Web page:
Expat Tales: Enjoying open-minded Hamburg
Wellingtonian Rebecca Young loves the diversity, relaxed lifestyle and natural attractions of Hamburg.
What inspired your move, and how long have you been there?
I recently moved to Hamburg for work and was inspired by the open culture, relaxed lifestyle, attractive landscape and proximity to Europe.
What do you do there?
I work for an innovation fund in a large technology company and I'm enthusiastically attending evening classes at a German language school.
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What are the greatest advantages to living there?
The people of Hamburg are very friendly and welcome diversity. It's great to be close to rivers and the sea and it has all the benefits of a large city without feeling over populated, with a high standard of living for residents.
German is a difficult language to learn. All official documentation tends to be in German, such as registering your address, setting up a bank account, rental agreements and work contracts. In addition, it can be difficult to find suitable housing.
How expensive is it compared to New Zealand? How much is a beer?
Hamburg is about 15 per cent less expensive than NZ. A beer costs €3 - €4 (NZ$4 - NZ$6), but can be more expensive in popular bars.
What do you do in your spare time?
I enjoy running along the Elbe river, savouring a glass of Riesling next to the Alster Lake and making the most of the sunshine by going for a picnic at the Stadtpark. It's also interesting to explore the different neighbourhoods as each one has unique characteristics - you can go canoeing or stand-up paddle boarding along the canals of Winterhude and take the stairs around Blankenese.
What's the local delicacy and would you recommend eating it?
A traditional local delicacy is labskaus, which is pureed corned beef, beetroot, potatoes and onion, served with a fried egg on top. It tastes better than it sounds and looks - I recommend trying it. My favourite local delicacy is franzbrotchen, which is a pastry filled with cinnamon and sugar. It looks like a flattened croissant and tastes delicious!
Easiest way to get around?
Cycling is the easiest way to get around and the city has a bike hire system called StadtRAD. The unified one-ticket system for public transport makes travelling around the city quick and affordable on the U-Bahn, S-Bahn, buses and ferries. Car sharing is a popular alternative for locals and tourists instead of a buying or renting a car or calling a taxi. It allows fast and flexible access to a car and you pay only for the time you actually use it.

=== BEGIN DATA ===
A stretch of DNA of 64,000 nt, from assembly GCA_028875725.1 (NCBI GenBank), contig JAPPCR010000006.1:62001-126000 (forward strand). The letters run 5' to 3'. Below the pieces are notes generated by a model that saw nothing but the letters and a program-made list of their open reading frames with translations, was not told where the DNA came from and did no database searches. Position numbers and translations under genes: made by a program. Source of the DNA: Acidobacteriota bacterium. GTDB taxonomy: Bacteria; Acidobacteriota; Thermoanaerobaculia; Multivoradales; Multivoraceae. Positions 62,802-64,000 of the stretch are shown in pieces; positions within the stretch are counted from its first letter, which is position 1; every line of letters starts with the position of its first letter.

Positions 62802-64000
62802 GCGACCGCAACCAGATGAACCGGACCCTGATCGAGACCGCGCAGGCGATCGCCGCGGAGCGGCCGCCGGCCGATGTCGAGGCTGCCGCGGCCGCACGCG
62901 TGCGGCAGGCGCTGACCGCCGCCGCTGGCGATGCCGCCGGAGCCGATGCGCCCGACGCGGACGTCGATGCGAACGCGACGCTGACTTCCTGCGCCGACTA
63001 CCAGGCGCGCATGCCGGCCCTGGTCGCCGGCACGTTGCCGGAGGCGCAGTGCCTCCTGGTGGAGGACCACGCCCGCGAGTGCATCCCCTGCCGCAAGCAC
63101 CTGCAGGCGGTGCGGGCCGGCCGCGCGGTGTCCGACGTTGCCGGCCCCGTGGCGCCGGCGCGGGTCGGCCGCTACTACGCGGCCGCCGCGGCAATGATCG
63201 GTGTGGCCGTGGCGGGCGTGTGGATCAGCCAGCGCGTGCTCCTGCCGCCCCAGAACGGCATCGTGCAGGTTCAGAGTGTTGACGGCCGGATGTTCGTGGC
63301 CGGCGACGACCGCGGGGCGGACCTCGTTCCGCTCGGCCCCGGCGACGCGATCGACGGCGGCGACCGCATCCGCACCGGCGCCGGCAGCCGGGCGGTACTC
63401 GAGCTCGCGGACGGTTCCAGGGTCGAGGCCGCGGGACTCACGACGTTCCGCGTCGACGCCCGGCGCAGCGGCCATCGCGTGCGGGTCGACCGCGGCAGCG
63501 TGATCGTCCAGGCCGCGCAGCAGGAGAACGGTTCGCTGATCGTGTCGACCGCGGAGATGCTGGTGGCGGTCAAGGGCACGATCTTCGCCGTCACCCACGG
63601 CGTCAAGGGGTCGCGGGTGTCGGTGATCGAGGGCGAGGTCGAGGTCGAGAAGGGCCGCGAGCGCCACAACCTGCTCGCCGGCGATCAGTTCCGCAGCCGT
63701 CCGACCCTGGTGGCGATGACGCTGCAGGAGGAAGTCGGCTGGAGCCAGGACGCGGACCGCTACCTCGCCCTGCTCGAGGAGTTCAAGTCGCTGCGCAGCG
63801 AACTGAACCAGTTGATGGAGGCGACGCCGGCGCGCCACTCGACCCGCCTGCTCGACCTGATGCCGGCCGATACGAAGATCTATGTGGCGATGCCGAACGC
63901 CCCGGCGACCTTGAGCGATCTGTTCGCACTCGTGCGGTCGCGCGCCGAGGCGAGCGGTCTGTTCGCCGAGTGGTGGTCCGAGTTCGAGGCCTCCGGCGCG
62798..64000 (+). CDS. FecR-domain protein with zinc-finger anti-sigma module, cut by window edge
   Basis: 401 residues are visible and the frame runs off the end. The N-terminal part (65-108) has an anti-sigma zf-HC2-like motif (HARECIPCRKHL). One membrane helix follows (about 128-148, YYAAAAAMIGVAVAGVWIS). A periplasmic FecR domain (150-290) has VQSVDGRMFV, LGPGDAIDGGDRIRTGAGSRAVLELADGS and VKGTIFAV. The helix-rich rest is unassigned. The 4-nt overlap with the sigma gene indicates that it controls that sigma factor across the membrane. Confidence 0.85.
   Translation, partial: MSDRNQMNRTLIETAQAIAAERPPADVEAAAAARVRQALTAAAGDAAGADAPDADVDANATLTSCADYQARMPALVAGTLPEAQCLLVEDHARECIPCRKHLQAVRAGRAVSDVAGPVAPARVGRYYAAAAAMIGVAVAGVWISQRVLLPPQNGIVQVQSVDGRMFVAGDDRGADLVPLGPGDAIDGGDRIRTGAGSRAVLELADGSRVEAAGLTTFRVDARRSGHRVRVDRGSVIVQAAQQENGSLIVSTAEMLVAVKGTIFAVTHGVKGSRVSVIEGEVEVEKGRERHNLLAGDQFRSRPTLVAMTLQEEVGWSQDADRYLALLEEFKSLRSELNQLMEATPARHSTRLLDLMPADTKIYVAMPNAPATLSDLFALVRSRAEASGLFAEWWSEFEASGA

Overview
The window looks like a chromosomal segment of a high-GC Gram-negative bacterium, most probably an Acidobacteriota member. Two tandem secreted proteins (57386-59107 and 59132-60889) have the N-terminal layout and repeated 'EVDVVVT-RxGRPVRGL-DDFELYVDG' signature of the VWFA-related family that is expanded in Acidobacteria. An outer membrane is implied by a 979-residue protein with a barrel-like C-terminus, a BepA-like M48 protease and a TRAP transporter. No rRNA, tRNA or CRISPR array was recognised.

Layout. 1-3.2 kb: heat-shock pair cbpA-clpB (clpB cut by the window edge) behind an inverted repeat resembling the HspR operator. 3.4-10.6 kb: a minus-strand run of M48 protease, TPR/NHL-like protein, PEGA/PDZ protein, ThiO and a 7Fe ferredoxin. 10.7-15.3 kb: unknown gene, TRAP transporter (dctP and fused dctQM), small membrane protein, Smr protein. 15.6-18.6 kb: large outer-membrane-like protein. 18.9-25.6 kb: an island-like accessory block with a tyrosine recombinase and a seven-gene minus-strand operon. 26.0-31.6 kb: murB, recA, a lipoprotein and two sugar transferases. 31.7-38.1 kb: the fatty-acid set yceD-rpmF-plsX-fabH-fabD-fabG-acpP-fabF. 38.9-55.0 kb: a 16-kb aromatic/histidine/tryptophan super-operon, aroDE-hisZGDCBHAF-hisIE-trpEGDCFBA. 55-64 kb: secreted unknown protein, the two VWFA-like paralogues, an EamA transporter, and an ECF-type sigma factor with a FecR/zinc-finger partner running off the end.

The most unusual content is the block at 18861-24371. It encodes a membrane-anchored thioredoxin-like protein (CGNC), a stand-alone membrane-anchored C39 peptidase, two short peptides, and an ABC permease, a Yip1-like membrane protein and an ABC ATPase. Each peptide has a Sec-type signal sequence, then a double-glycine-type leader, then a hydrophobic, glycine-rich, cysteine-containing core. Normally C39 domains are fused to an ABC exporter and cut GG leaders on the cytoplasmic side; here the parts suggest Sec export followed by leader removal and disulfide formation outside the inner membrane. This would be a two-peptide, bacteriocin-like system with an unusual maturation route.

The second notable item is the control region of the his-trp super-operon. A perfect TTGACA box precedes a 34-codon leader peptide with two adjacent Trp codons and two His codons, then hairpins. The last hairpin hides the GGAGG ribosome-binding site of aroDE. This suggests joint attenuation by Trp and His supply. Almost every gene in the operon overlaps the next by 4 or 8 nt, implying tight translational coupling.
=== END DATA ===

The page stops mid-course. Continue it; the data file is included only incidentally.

What's the shopping like?
Good There are many high street and luxury brands, but also some amazing boutiques and flea markets to explore in different areas. There are very few malls and more commonly open shopping streets.
Best after-dark activity?
St Pauli is the red light district of Hamburg and the Reeperbahn is where the Beatles used to play. A quieter evening activity, is to watch the Park Planten un Blomen's fountain show.
Best time of year to visit?
In May and June. It's warm, very green and there are lots of outdoor activities.
What are the top three things you recommend for visitors?
Enjoy the view from the Elbphilharmonie, a concert hall in the HafenCity quarter, Take the ferry from Landungsbrucke to Finkenwerder and get out at OvelgOnne and enjoy the beach. Visit Hamburg Fischmarkt (Grosse Elbstrasse) which starts very early on Sunday morning. It's a fish market that originated in 1703. There are live bands, animated vendors and street food.
Besides family and friends, what do you miss most about home?
I miss NZ beaches! The beaches at home have soft sand, water for swimming and are much less crowded than beaches in Europe.
How easy is it for you to get back to NZ?
Flights from Hamburg to Auckland are between 25 and 35 hours and tend to be expensive. The fastest route is going on two flights, with a stopover in Dubai.
For Kiwis looking to move there, which industries are seeking fresh talent?
Germans have a strong affinity for Kiwis and there may be opportunities in a range of industries depending on your skills. Germany is currently experiencing a shortage of qualified engineers and IT specialists, as well as health specialists.
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